…and fly someplace far away where there is no TV, or at least no cricket broadcast, sums up my mood when I read this morning that we are due another concrete wicket at Nagpur. Yet optimism beats — albeit with a faint, fluttering beat that wouldn’t show up on the ECG gizmo, because if there is one thing our ‘experts’ consistently get wrong it is their reading of the wicket. Who knows — this one might be like Brabourne, with something in it for everyone. At least, you can surf that hope till 2.30 pm, when some sacrificial lamb walks to the top of his bowling mark, turns, and runs in to his scheduled execution.
Okay, in case it wasn’t already apparent, I’m feeling a bit bilious today. It’s Friday, there is a paper to produce [my penultimate edition of India Abroad, actually], but none of that is going to stop me from turning on the TV at the appointed hour and watch bowlers bleed all over the concrete [random thoughts during the game on Twitter, as always].
I’m not the only one feeling bilious, by the way. Here’s Mahela Jayawardene:
“I have always been critical of the fact that bowlers now have to bowl in the ‘strike zone’ basically,” Jayawardene said ahead of the second one-dayer in Nagpur. “You can’t bowl down the leg side. Anything outside the off stump is a wide.
“With the Power Plays and all the restrictions it’s important we give bowlers leverage as well. Another option would be to give them another bouncer. Give them two bouncers an over. Restrictions are probably easing up and have given them a bit more in third Power Play. But we need to balance it out a bit more.”
Elsewhere, I found this wtf passage in Peter Roebuck’s reflections on the ongoing West Indies-Australia Test. An extended clip, with the key bit highlighted:
Meanwhile, Benn, no lilting lily himself, had been chirping away in his incessant manner. A fine line exists between teasing and taunting. From a distance, it is impossible to say on which side his remarks fall. Truth to tell, he is a spinner in a fast bowler’s body, a conflict that has caused trouble before now. Tony Lock and Bill O’Reilly were not the most polite players ever to put on creams.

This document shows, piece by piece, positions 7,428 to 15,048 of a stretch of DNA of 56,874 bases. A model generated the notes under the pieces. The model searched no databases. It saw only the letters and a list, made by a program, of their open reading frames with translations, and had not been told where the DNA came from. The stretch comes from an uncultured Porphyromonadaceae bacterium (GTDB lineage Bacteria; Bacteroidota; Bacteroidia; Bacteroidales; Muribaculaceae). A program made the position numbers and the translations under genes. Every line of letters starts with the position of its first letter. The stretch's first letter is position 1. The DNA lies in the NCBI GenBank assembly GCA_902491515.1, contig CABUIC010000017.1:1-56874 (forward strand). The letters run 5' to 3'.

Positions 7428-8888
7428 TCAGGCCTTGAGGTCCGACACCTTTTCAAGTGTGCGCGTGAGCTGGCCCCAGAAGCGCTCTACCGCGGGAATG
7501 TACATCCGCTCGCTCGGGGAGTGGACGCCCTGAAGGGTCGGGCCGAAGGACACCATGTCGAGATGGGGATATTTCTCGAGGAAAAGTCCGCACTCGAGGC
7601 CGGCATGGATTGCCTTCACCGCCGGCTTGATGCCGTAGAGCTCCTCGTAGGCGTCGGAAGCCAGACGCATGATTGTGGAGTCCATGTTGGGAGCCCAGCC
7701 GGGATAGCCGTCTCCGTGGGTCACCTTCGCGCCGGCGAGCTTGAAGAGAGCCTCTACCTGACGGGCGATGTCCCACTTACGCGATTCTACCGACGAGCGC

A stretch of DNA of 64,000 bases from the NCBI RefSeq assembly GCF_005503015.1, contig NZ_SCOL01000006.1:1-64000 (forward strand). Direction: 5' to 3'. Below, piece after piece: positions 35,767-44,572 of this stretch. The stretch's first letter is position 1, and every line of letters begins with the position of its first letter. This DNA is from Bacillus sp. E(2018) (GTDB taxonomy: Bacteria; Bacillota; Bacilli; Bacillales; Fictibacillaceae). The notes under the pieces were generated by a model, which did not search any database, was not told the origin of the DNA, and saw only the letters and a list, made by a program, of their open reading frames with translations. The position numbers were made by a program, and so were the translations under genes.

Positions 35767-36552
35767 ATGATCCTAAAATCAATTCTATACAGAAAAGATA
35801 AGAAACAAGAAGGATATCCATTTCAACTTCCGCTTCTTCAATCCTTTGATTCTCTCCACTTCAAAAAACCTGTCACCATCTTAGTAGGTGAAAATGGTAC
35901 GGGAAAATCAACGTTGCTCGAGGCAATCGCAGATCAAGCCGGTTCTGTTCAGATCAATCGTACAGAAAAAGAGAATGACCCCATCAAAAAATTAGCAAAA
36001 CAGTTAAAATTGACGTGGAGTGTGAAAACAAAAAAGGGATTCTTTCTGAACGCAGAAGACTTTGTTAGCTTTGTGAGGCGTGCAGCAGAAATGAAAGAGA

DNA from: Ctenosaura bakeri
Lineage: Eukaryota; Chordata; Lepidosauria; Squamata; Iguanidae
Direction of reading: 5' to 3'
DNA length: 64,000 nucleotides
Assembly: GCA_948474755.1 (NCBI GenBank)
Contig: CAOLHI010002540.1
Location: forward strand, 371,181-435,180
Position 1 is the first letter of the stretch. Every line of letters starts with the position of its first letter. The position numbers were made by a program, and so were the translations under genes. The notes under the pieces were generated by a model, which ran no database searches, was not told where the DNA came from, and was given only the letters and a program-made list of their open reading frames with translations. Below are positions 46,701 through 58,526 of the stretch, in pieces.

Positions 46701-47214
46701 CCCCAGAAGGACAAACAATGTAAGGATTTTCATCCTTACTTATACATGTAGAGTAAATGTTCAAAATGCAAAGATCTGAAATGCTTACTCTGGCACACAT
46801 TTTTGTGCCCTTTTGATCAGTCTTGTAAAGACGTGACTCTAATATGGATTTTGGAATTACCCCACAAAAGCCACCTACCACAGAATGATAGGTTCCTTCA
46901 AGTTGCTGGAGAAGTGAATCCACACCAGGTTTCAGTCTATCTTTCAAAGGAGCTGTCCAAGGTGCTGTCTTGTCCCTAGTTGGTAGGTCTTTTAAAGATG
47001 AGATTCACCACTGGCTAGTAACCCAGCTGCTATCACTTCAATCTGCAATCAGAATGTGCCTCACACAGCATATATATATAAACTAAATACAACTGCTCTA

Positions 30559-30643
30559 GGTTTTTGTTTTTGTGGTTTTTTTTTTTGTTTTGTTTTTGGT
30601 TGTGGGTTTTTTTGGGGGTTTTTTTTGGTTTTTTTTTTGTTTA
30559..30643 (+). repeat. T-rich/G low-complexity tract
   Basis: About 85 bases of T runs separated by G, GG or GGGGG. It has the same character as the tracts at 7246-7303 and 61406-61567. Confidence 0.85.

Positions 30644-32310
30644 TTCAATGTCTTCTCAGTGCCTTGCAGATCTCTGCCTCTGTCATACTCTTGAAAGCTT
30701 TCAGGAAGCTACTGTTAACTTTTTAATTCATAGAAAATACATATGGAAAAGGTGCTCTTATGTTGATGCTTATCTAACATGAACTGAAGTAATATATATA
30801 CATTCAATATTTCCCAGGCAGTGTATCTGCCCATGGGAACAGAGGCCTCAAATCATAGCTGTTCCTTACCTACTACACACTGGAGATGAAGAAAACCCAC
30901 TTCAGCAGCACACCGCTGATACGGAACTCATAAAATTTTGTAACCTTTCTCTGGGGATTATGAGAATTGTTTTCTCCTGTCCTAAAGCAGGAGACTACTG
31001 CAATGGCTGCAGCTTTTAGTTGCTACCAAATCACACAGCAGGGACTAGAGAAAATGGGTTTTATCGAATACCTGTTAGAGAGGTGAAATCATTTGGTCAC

All things considered, Perth was an incident waiting to happen. No sooner had play resumed after lunch than the pot boiled over. At first Haddin was a bystander, a role that does not suit him. Benn and Mitchell Johnson rubbed shoulders as they crossed paths without dwelling upon rights of way. Haddin did not need to get involved but his mate’s cause is his own and, anyhow, he was already irritated.
Annoyed by Benn’s refusal to give ground, he pointed his bat at him and drew a sharp riposte from an equally agitated opponent. By the look of things, both were spoiling for a fight. A strong intervention from the umpire was required and a calming of tempers at both ends. To no avail, Chris Gayle tried to settle things down.
Now came the flashpoint that is destined to be replayed a million times, for all the world as if it was more important than the cricket. At the end of the over, Benn glared at Haddin and threw the ball to his keeper. Haddin strode towards the bowler whereupon the trouble began. By now both parties were speaking with forked tongues. Benn angrily pointed towards Haddin and his arm collided or otherwise came into contact with Johnson, hitherto a mostly innocent bystander. Affronted, the Queenslander pushed his opponent away, an intervention commonplace in footy but unacceptable on a cricket field.
In many decades of watching cricket, it’s hard to remember any other instances of physical contact between players. Bumps occasionally occur as batsmen take a single and the bowler seeks the ball. Dennis Lillee kicking Javed Miandad on the same ground was about as far as it has gone, conduct that draw an enraged response from the feisty Pakistani. Otherwise manhandling is almost unknown.
Peter is almost right. It was a thin line between permissible banter and downright obnoxious behavior — but that line has long since been obliterated, largely because sections of the cricket world led by Australia decked up bad behavior in psycho-babble — when someone suggests he and his mates spent the previous evening doing the nasty with my wife, it’s abuse — not “mental disintegration” — and the authorities consistently winked at it.
Why, for instance, did the field umpires at the height of yesterday’s brawl not order the involved players off the field, to cool their heels in the dressing room till better sense prevailed? Why have the players involved not been banned for a Test or three?
Many of us have been repeatedly warning that one day, someone will take that one step too far. It almost happened yesterday; it will get worse before it gets better.